what makes hydraulic radiator fan come on
I replaced the hydraulic fan but it still ran hot. At one time I heard the fan ramp up but it won't do that anymore. What controls this part of the sequence?
There are electric fans, electronic cooling fans and auxillary fans. There are multi speed fans and fans that work in stages. There is no "hydraulic fan " Hydraulic means using fluid dynamics to perform work. With that, you may have a fan group and fan speed controller. You could also have a computer controlled fan that can be tested for a trouble code. A powertrain control module can control the cooling operation and speeds as well as a separate specific fan speed controller. Ford has always been likely to give the technician access at the radiator support. Or provide self test connector under the hood. Newer vehicles have an OBDII connector below the dash. They also have self test for a BCM or body control module. You can add a couple jumper wires to the fan connector and power the fan, and drive straight to the ford service drive for quick advice and help. This could assist in cooling if you were in stop and go traffic. You would unplug the A/C compressor clutch. They will test your system and recommend your needs. Doing this yourself means understanding volumes. You could have a temp sender, a switch, a relay, or fuse. A ground connection, or module issue. even a fan speed resistor. If you read wiring schematics it can simplify the basic circuits for you. You would want to disassemble and inspect the parts in the system. Finding them can be a chore even for the experienced tech. If you have power and ground and a good connector supplied to your new part ? it should run. I recommend running it yourself and getting to the help they provide to save the hours and days of familiarization time.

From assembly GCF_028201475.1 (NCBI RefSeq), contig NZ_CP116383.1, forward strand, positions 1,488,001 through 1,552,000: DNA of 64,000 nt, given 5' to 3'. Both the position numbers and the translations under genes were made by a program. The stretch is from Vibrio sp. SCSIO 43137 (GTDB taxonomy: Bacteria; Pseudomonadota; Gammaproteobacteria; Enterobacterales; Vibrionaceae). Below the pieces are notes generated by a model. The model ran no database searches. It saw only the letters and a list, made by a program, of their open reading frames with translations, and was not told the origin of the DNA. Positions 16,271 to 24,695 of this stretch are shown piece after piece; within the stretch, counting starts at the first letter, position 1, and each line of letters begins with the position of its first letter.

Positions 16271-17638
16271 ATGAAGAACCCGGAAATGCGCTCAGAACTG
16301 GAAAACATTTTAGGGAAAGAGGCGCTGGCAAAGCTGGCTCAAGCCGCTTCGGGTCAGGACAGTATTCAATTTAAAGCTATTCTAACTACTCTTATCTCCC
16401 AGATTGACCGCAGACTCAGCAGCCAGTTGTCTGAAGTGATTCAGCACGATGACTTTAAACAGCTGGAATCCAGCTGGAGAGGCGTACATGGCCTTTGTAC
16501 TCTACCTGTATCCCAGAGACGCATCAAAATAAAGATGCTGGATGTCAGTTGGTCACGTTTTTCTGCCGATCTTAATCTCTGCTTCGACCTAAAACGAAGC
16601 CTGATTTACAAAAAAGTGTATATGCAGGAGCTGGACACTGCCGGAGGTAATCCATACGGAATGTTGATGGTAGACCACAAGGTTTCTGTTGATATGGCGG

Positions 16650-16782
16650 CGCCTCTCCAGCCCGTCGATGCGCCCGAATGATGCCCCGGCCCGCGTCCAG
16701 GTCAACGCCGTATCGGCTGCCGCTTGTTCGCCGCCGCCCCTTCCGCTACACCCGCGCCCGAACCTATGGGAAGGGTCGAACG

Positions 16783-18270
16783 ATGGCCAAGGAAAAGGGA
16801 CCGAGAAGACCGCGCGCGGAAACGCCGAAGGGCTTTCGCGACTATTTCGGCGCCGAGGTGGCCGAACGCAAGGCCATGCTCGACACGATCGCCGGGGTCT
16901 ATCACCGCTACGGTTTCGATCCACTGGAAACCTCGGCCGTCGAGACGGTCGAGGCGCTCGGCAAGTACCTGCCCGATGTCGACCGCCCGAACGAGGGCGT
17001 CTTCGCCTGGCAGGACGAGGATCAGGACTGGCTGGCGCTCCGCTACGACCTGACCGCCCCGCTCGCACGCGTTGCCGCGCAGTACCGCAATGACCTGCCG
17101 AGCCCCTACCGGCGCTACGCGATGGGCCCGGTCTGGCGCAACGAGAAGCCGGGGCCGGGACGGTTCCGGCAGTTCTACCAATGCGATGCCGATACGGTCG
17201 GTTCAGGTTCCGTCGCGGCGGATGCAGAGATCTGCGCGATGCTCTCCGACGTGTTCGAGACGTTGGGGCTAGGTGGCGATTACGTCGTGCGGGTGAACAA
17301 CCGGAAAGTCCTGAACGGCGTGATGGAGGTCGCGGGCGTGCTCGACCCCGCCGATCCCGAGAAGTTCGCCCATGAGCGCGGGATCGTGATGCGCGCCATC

This lincoln is like the jaquar, it has a hydraulic fan motor with a reservoir that uses ATF fluid.
Think of it as putting a propeller on a small jet to fly to safety.